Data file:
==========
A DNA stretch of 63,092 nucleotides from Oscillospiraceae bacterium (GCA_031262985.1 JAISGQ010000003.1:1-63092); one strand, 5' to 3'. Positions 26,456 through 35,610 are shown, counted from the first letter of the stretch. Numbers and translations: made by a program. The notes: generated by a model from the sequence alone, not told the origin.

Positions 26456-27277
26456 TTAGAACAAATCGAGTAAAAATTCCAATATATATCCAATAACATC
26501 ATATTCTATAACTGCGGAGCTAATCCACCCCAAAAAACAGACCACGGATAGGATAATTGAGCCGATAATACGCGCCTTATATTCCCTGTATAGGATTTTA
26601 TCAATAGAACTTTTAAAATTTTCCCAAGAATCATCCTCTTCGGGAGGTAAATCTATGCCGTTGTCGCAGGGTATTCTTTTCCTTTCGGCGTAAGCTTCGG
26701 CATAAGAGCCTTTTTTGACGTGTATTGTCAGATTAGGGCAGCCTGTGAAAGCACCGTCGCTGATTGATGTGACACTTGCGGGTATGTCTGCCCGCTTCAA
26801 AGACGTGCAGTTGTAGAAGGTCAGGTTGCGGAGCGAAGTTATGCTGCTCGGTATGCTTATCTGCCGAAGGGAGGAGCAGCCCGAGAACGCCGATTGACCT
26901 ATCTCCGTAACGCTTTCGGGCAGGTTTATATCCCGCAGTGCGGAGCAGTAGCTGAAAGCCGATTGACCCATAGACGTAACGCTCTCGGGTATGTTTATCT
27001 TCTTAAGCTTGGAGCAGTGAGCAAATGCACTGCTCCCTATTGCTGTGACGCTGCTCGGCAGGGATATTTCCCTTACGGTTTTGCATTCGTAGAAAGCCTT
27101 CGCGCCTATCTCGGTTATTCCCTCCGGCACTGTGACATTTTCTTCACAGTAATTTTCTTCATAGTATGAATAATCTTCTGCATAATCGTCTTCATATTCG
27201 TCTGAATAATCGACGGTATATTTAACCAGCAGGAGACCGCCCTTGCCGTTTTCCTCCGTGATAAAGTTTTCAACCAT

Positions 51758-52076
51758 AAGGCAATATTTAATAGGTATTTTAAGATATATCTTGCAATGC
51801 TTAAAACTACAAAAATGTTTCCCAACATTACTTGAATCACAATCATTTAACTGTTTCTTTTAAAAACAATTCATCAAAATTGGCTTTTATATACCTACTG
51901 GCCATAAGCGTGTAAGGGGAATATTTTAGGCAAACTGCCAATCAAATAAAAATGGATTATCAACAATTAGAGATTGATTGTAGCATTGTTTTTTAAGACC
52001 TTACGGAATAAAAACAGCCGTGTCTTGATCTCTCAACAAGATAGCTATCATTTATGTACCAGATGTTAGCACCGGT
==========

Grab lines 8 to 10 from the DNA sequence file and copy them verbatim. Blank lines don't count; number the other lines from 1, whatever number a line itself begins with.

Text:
26901 ATCTCCGTAACGCTTTCGGGCAGGTTTATATCCCGCAGTGCGGAGCAGTAGCTGAAAGCCGATTGACCCATAGACGTAACGCTCTCGGGTATGTTTATCT
27001 TCTTAAGCTTGGAGCAGTGAGCAAATGCACTGCTCCCTATTGCTGTGACGCTGCTCGGCAGGGATATTTCCCTTACGGTTTTGCATTCGTAGAAAGCCTT
27101 CGCGCCTATCTCGGTTATTCCCTCCGGCACTGTGACATTTTCTTCACAGTAATTTTCTTCATAGTATGAATAATCTTCTGCATAATCGTCTTCATATTCG